Making a living will is one of the kindest things you could do for both yourself and your loved ones, because by speaking for you when you can't, it can save them from unnecessary stress and expense, and can save you from prolonged pain and suffering.
As we age and the inevitable approaches, we tend to confide in our children or those close to us important last-minute details, such as where to find the keys to the safe.
But informing family members of your wishes when it comes to life-and-death issues could prove equally or even more valuable. Issues such as what you would want them to do if you survived a severe stroke or accident, or contracted a terminal illness that left you clinging to a life-support machine.
In the final stretch of an illness from which you have no hope of recovery and which is causing you a great deal of pain, would you want your family to take every measure they could to try to keep you alive for a few more days, or another week or month?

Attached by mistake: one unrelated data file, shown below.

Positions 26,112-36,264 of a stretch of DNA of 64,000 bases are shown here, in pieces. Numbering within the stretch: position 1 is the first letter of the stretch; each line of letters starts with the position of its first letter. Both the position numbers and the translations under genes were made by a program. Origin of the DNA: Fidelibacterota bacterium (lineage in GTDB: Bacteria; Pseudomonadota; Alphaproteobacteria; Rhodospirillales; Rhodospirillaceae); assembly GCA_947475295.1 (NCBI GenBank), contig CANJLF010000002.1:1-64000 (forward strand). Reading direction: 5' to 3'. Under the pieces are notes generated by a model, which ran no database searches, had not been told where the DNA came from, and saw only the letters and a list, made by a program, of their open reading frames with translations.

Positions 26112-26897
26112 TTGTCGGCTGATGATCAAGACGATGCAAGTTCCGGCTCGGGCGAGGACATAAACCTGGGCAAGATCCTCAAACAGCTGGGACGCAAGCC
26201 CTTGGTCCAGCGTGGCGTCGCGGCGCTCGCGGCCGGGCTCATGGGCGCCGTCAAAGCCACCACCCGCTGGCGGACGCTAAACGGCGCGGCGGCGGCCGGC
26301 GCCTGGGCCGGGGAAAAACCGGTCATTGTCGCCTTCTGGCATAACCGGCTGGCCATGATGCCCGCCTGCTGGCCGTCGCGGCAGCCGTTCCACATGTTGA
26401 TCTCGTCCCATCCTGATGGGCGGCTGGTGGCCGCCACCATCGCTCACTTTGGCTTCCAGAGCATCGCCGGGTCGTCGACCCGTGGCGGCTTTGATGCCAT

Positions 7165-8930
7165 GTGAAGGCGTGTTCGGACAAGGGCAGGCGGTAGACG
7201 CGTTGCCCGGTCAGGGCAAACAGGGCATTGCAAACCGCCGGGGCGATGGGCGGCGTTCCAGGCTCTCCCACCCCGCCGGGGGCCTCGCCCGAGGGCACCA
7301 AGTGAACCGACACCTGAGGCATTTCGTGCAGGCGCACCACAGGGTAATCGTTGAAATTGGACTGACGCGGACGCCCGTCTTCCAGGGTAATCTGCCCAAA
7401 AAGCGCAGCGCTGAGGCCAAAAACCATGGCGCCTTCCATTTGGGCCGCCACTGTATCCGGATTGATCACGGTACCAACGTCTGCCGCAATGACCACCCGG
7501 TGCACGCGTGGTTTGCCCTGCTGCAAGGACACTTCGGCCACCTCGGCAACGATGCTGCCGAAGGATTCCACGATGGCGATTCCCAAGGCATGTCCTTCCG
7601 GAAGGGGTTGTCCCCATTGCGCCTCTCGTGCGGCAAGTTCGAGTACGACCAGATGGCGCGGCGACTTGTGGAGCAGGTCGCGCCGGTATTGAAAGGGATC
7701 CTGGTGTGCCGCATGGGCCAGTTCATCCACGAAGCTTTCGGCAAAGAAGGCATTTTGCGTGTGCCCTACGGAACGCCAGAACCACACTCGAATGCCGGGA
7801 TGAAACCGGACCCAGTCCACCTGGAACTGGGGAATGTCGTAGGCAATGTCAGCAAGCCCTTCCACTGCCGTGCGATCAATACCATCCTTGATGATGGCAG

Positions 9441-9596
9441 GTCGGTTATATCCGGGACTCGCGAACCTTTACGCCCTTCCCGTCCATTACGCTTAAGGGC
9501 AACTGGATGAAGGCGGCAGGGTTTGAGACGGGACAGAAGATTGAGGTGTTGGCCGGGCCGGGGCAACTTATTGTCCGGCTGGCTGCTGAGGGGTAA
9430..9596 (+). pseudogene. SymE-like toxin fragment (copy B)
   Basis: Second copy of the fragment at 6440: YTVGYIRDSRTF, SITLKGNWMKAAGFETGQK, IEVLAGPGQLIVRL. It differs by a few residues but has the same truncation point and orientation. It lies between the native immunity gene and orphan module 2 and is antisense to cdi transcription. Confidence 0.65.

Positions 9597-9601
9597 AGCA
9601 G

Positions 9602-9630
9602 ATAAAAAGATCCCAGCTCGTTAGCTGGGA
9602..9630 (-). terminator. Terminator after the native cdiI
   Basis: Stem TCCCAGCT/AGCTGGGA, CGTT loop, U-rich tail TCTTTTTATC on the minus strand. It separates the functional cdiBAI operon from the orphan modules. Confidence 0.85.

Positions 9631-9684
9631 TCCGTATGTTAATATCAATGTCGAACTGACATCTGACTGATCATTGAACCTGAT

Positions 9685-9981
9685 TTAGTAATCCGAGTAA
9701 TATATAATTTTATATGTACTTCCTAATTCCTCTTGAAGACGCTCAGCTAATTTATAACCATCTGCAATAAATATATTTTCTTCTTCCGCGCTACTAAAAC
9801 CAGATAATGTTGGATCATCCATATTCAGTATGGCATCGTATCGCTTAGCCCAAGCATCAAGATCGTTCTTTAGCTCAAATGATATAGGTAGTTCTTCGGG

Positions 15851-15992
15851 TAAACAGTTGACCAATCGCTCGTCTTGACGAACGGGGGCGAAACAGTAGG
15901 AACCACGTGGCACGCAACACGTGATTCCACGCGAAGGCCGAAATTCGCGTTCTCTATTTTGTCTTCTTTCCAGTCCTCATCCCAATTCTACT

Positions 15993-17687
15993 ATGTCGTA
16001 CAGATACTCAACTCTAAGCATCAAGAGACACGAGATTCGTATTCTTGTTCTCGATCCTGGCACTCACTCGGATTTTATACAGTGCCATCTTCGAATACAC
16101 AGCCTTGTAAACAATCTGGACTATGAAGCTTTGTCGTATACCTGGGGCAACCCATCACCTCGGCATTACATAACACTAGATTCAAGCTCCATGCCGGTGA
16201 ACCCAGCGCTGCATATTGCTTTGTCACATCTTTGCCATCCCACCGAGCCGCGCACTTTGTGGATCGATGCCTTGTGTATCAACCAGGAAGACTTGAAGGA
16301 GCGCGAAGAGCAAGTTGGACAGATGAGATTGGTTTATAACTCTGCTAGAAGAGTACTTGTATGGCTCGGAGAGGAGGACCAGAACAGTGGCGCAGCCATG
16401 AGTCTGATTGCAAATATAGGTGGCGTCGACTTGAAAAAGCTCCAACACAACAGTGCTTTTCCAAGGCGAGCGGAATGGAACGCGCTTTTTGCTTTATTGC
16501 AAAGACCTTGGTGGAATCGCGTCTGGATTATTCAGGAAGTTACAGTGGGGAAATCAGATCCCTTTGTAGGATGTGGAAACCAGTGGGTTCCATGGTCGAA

Your family may find it useful to know the answers to these questions, not only for family members who are ageing, but also for younger family members, because life can take unexpected turns (see "The agony of seeing a loved one suffer" below).
There is an increasing need to know how family members want to be treated in these "death-in-life" situations because modern medicine and techniques have advanced enormously, enabling medical practitioners to sustain life that would otherwise not continue. But because it may be difficult to broach these subjects over Sunday lunch, it may be easier to encourage those closest to you to make a living will.
A living will enables you to state in advance what treatment you would or would not consent to, and it will also speak for you if you are seriously ill and incapable, physically or mentally, of giving or denying consent.
You don't need to list each and every procedure or medication to which you agree or don't agree. You simply need to state that, in a situation in which your doctor knows you are dying and in which life-supporting machinery or procedures won't help you recover, you don't want to be kept alive artificially.